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Barrons Educational Series, Inc.
Settore: Printing & publishing
Number of terms: 62394
Number of blossaries: 0
Company Profile:
Founded in 1941, Barron's Educational Series is a leading publisher of test preparation manuals and school directories. Among the most widely recognized of Barron's many titles in these areas are its SAT and ACT test prep books, its Regents Exams books, and its Profiles of American Colleges. In ...
A twice-baked Italian biscuit (cookie) that's made by first baking it in a loaf, then slicing the loaf and baking the slices. The result is an intensely crunchy cookie that is perfect for dipping into dessert wine or coffee. Biscotti can be variously flavored; the most popular additions are anise seed, hazelnuts or almonds.
Industry:Culinary arts
A type of dried, black seaweed that's reconstituted in water and used as a vegetable in soups and other dishes. Hijiki's flavor has a slight anise character.
Industry:Culinary arts
A unit measuring the energy value of foods, calibrated by the quantity of heat required to raise the temperature of 1 gram of water by one degree celsius at a pressure of one atmosphere. The four sources from which calories are obtained are alcohol, carbohydrates, fats and proteins, however all these sources are not equal. For example, fat packs a hefty 9 calories per gram, over twice as much as the 4 calories per gram carried by both carbohydrates and proteins. Alcohol has 7 calories per gram, almost as many as fat. Clearly, fats and alcohol have a much higher caloric density than carbohydrates and proteins, so it's obvious that a 6-ounce serving of steak will be much more expensive calorically than 6 ounces of cauliflower.
Industry:Culinary arts
A utensil designed to remove the core (or center) from fruit or vegetables. Corers are usually made of stainless steel and come in different shapes for different uses. An all-purpose corer, used for apples, pears and the like, has a medium-length shaft with a circular cutting ring at the end. The core can be cut and removed with this tool. Another kind of apple corer is shaped like a spoked wheel with handles and not only cores the apple, but cuts it into wedges as well. A zucchini corer has a long, pointed, trough-shaped blade that, when inserted at one end of the zucchini and rotated, will remove the center, leaving a hollow tube for stuffing. A pineapple corer is a tall, arch-handled utensil with two serrated, concentric cutting rings at the base. After the top and bottom of the pineapple are sliced off, the corer is inserted from the top and twisted downward. The tool not only removes the core, but also the outer shell, leaving pineapple rings.
Industry:Culinary arts
A variety of turban squash that ranges from 4 to 8 inches in diameter and 2 to 3 inches high. It has a light blue-gray turban with a dark green shell flecked with gray. The flesh is orange and the flavor reminiscent of sweet potato. It can be baked, steamed or simmered. See also squash.
Industry:Culinary arts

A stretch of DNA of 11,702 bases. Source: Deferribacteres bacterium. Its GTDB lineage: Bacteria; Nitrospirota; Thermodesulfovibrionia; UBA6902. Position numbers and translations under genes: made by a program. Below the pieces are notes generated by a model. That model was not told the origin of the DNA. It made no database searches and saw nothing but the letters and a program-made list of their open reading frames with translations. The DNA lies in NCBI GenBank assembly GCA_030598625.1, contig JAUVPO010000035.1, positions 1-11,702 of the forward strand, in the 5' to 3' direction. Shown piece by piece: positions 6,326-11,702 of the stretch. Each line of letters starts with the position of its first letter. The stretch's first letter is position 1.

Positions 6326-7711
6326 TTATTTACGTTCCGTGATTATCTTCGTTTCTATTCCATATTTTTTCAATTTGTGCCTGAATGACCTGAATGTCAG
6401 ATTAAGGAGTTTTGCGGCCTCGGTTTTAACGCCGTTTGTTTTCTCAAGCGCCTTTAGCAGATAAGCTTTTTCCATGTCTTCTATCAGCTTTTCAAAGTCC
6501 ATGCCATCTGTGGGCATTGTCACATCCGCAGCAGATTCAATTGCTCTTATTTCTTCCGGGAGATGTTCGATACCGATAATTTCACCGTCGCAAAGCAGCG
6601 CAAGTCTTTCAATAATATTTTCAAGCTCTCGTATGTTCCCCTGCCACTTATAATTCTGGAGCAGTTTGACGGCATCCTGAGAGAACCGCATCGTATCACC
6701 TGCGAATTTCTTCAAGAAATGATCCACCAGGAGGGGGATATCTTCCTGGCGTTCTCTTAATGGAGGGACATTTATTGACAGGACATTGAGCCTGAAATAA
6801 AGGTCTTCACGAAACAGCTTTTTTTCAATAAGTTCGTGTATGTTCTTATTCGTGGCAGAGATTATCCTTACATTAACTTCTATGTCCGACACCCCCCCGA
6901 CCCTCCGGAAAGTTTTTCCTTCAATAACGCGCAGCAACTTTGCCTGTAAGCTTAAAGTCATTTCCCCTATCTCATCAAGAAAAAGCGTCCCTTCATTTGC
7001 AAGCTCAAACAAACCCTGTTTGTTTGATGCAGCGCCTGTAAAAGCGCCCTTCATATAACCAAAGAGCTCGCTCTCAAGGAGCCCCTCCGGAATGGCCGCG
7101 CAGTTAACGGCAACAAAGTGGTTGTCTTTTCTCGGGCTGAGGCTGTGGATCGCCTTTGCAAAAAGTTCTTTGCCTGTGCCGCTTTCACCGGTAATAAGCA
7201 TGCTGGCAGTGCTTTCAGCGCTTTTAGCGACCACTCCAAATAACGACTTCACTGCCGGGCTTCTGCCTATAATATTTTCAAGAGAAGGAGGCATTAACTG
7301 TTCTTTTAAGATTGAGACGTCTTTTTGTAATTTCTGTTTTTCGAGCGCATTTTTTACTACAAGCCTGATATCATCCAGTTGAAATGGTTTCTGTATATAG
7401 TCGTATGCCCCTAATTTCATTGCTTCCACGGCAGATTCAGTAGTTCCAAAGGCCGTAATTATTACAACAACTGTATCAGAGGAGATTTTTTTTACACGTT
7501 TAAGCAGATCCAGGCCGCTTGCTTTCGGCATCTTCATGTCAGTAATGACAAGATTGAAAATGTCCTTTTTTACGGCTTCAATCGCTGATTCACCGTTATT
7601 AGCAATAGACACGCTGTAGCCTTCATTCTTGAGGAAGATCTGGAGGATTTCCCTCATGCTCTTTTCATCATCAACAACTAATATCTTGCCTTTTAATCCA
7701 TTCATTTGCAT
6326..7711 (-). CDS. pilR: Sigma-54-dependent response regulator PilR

A variety of yellow or green pea grown specifically for drying. These peas are dried and usually split along a natural seam, in which case they're called split peas. Whole and split dried field peas are available packaged in supermarkets and in bulk in health-food stores. Field peas do not usually require presoaking before cooking. See also pea; legume.
Industry:Culinary arts
A vegetable or meat soup so thick it could be considered a stew or casserole dish. Garbure has many variations, but most commonly contains cabbage, beans, potatoes and bits of pork, bacon or preserved goose. It's usually served with toasted or fried bread. Garbure is immensely popular with Basques and the most famous version comes from Béarn, France.
Industry:Culinary arts
A vegetable related to both the cabbage and turnip family, the leafy green broccoli raab has 6- to 9-inch stalks and scattered clusters of tiny broccolilike buds. It's also called brocoletti di rape, rape and rapini. The greens have a pungent, bitter flavor that is not particularly popular in America where, more often than not, they're used as animal fodder. Italians are particularly fond of broccoli raab, however, and cook it in a variety of ways including frying, steaming and braising. It can also be used in soups or salads. Broccoli raab can be found from fall to spring in markets with specialty produce sections. It should be wrapped in a plastic bag and refrigerated for no more than 5 days.
Industry:Culinary arts
A vegetable related to both the cabbage and turnip family, the leafy green broccoli raab has 6- to 9-inch stalks and scattered clusters of tiny broccolilike buds. It's also called brocoletti di rape, rape and rapini. The greens have a pungent, bitter flavor that is not particularly popular in America where, more often than not, they're used as animal fodder. Italians are particularly fond of broccoli raab, however, and cook it in a variety of ways including frying, steaming and braising. It can also be used in soups or salads. Broccoli raab can be found from fall to spring in markets with specialty produce sections. It should be wrapped in a plastic bag and refrigerated for no more than 5 days.
Industry:Culinary arts
A very large winter squash with a thick, bumpy, hard shell ranging in color from dark green to bright orange. Hubbards are available from early September to March, either whole or, if extraordinarily large, cut into pieces. Look for those with clean-colored rinds free from blemishes. Store unwrapped in a cool (under 50°F) place (or in the refrigerator) up to 6 months. Hubbard squash is best boiled or baked. Because of its rather grainy texture, the yellow-orange flesh is often mashed or pureed and mixed with butter and seasonings before serving. Hubbard squash is an excellent source of vitamin A and contains a fair amount of iron and riboflavin. See also squash.
Industry:Culinary arts